Dry Mouth Syndrome is a common health issue that results from a lack of saliva – which is critical to your oral health. Why? Because saliva produces several enzymes that help you digest food and keep bacteria in your mouth in check. Sometimes, dry mouth exists side by side with mucositis and stomatitis, both of which involve inflammation of the soft tissues in the mouth. Unfortunately, you can experience problems with your teeth if you suffer from chronic dry mouth. Without the action of saliva, tooth decay becomes much more progressive.
- When you suffer from chronic dry mouth, the skin around your mouth and lips is dry and tight. Your lips may crack and your tongue may feel rough and dry; the corners of your mouth may also crack.
- Dry mouth may make your voice harsh and you may have a constant tickle in your throat.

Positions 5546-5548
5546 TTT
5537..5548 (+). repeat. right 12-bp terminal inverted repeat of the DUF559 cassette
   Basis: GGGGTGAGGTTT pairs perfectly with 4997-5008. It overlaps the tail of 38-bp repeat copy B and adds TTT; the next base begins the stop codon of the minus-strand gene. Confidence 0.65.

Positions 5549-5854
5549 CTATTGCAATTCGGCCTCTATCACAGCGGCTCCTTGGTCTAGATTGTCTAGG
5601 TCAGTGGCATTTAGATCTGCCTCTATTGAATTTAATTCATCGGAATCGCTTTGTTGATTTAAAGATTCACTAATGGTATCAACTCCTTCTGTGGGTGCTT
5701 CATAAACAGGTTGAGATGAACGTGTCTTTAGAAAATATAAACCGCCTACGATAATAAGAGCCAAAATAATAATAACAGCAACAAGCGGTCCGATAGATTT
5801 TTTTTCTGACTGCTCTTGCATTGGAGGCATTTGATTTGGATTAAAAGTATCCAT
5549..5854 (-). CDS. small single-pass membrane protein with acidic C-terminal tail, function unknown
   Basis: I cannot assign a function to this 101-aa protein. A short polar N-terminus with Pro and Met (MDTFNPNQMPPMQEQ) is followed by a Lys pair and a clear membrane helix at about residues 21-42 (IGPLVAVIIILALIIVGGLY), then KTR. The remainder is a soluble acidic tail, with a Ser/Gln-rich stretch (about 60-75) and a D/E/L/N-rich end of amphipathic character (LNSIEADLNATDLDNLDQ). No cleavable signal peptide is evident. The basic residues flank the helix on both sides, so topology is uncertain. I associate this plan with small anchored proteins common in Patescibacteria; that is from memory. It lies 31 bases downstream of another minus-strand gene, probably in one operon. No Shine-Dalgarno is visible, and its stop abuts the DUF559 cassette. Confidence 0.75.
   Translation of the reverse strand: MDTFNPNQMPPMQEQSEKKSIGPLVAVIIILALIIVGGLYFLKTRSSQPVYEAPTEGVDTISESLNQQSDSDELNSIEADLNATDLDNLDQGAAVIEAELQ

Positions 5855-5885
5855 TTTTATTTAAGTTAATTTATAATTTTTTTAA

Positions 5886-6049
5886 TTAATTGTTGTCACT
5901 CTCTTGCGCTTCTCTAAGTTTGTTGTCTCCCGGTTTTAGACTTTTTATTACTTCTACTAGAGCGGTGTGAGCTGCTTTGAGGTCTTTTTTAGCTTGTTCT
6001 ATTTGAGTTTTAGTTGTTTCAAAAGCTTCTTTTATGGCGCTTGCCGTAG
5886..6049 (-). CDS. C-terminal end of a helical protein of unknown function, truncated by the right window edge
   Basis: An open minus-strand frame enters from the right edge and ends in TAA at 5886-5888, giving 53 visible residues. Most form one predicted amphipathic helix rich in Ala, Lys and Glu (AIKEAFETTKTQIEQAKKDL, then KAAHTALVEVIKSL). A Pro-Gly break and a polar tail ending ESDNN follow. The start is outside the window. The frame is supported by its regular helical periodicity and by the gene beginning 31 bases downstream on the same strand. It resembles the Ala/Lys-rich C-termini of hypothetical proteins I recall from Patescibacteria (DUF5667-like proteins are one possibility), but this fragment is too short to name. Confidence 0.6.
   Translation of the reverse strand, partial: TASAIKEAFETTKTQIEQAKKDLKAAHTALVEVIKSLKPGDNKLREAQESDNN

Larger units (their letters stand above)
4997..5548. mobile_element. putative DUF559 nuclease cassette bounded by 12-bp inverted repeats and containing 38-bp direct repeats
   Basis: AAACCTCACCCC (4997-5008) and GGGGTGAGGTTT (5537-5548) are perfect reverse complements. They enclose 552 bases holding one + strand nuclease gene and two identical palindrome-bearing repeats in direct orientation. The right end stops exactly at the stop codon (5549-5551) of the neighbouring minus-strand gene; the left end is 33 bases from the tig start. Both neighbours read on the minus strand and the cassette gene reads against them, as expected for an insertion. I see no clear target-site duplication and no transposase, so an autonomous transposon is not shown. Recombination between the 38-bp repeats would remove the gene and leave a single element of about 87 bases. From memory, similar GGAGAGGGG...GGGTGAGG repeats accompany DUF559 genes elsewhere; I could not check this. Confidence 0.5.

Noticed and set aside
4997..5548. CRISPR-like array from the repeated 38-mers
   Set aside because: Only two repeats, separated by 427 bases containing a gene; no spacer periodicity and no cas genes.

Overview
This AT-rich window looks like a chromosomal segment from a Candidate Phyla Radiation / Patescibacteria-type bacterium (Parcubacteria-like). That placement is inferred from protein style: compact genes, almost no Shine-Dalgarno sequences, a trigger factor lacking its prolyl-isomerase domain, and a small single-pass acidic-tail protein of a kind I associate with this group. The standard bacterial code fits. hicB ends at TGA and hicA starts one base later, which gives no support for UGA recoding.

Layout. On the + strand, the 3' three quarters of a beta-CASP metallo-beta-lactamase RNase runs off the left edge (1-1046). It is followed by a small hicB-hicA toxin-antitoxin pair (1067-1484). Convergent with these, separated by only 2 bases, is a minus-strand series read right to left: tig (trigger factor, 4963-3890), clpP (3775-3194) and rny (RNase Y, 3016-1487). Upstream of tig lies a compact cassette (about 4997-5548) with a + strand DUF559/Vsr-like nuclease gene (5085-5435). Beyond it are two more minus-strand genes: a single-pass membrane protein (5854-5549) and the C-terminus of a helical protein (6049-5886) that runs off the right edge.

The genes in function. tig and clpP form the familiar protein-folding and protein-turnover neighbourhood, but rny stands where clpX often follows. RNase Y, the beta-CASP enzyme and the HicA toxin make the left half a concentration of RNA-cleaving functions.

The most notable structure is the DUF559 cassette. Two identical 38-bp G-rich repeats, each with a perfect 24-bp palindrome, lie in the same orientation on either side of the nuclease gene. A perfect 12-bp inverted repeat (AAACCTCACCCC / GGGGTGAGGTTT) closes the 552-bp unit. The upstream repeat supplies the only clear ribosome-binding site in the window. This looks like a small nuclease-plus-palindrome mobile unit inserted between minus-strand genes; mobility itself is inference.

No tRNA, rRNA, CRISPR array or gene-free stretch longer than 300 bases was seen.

- You may also experience difficulty wearing dentures, have a metallic or bitter taste in your mouth, have chronic bad breath, and experience difficulty speaking, swallowing or eating.
- Your symptoms may worsen at night because saliva flow normally decreases with sleep.
Some contributing factors are:
- Advancing age
- Mouth breathing
- Use of certain medications such as antihistamines and some antidepressants
- Smoking or using smokeless tobacco
- Autoimmune conditions like HIV or Sjögren’s Syndrome
What are some things that can help?
- Get twice-yearly dental check-ups
- Brush and floss daily
- Use an alcohol-free mouthwash
- Sip water throughout the day
- Suck on sugar-free candy or gum